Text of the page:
An iris-type variable aperture fabricated using microelectromechanical systems (MEMS) technology is described. The device contains a number of shutter blades, which are each driven by a separate microactuator, and translated synchronously to create a variable polygonal aperture. The optical performance of devices with different numbers of blades is compared using simple analytic models and diffraction theory. The mechanism is simulated by finite element analysis. Four-blade devices driven by buckling mode electrothermal actuators are formed by double-sided patterning and deep reactive ion etching of bonded silicon-on-insulator and characterised experimentally. Symmetric deflections are obtained, and used to create a square pupil. Variable attenuation is demonstrated using optical fibres with thermally expanded cores.
|Pupil region of MEMS iris after deep reactive ion etching.|
|Iris mechanism with the pupil fully enlarged.|
|Iris variable optical attenuator under test.|
Fibre-pigtailed Electrothermal MEMS Iris VOA
Richard Syms, Hadi Veladi, Helin Zou
We have demonstrated a high performance variable optical attenuator (VOA) based on an electrothermally actuated iris with a square pupil. The device is fabricated from two separate dies formed by deep reactive ion etching of bonded silicon-on-insulator material. The iris die is inserted into an elastic clamp on a baseplate die carrying spring-mounted fibre alignment features, allowing the iris to be held in the optical path between two expanded core fibres. A novel aperture that dynamically reduces the clearances between the shutter blades is used to achieve an extinction of 25 dB and a wavelength dependent loss of ± 1 dB at 1550 nm wavelength. Synchronous blade motion is achieved using thermally-optimised, folded electrothermal actuators with undercut hot arms, which reduce the operating power to 240 mW and allow a high mechanical resonant frequency. Optical analysis is carried out using a scalar model and diffraction theory. Thermomechanical analysis is performed using a one-dimensional model and finite element simulation (ANSYS). Good agreement is obtained between the models and with experiment.
MEMS Photonic Band Gap Filters
Ariel Lipson, Eric Yeatman
In recent years, photonic band gap (PBG) structures have attracted much attention. Their wide stop band, due to the large index of refraction difference, reflects all light frequencies that lie within this gap. Constructing PBG-based devices from silicon is favourable since silicon is well studied, low cost and electronically integrable. One PBG device of interest is a fibre-based in-line filter. By constructing a Fabry-Perot filter between two fibres, where each mirror is a 1D PBG structure and the main cavity is half the transmitted wavelength, a wide band stop can be achieved with a narrow pass band. Non-silicon devices of this structure have been previously fabricated, using dielectric stacks, but these suffer from more complicated packaging and alignment, or smaller band-stops, and have limited integration potential. If silicon is used, only three silicon-air pairs are needed for each mirror, making the device extremely compact and potentially low loss. An in-plane design, where the PBG structure is etched into the substrate and the fibres are incorporated in-plane, eases the integration process and allows construction of a high quality filter with alignment features for the fibres. In order for the device to have good optical properties, the PBG structure must be made extremely vertical, accurate in dimensions and with optically smooth surfaces.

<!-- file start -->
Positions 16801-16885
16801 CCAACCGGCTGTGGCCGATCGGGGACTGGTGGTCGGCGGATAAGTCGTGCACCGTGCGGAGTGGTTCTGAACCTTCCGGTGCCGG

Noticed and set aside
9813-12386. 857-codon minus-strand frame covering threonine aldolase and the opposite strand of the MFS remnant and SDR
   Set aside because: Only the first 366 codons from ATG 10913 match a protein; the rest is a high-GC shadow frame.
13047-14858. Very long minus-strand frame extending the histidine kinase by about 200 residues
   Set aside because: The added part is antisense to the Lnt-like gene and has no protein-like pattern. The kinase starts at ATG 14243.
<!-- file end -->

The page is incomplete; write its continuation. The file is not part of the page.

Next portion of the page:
|Schematic of fixed photonic bandgap filter.|
|3D representation of the MEMS actoator.|
|Prototype electrostatically tunable photonic band gap filter|
MOEMS Tunable External Cavity Laser
Richard Syms, Anke Lohmann, Weibin Huang
Tunable lasers are essential elements of DWDM and wavelength-routed optical systems. Monolithic sources currently exist as multi-section distributed Bragg reflector (DBR) lasers. However, the powers available from monolithic tunable sources are often lower than fixed wavelength devices. Furthermore, tuning requires a complex control algorithm based on stored calibration data, which may become inaccurate as the laser ages. An alternative is offered by external cavity lasers, which may have the advantage of higher output power, a simpler relationship between control signals and the emission wavelength, reduced modal noise during tuning, and reduced sensitivity to ageing.
|Vertically etched blazed grating with integral elastic suspension and electrostatic comb drives, formed in BSOI with a 100 µm thick bonded Si layer.|
We have developed a miniature grating-tunable external cavity laser diode constructed using micro-opto-electro-mechanical systems (MOEMS) technology. The tuning element is a vertically etched blazed grating mounted on a compound flexure. The flexure is deflected using comb electrostatic drives to rotate and translate the grating. A preliminary mechanical design based on beam bending theory has verified by finite element analysis. The tuning element has been prototyped using deep reactive ion etching of bonded silicon-on-insulator (BSOI) material. Using this element, Littrow external cavity lasers with > 500 mW single mode output power have been demonstrated, with a side-mode suppression ratio of 30 dB. Mechanical tuning over 100 nm has been demonstrated. Electrical tuning over a smaller range (currently 30 nm) has also been demonstrated, and work is continuing to improve tuning performance.
|Littrow external cavity laser, with a MOEMS tuning element.|
|Emission spectra at different wavelengths from MOEMS Littrow external cavity laser.|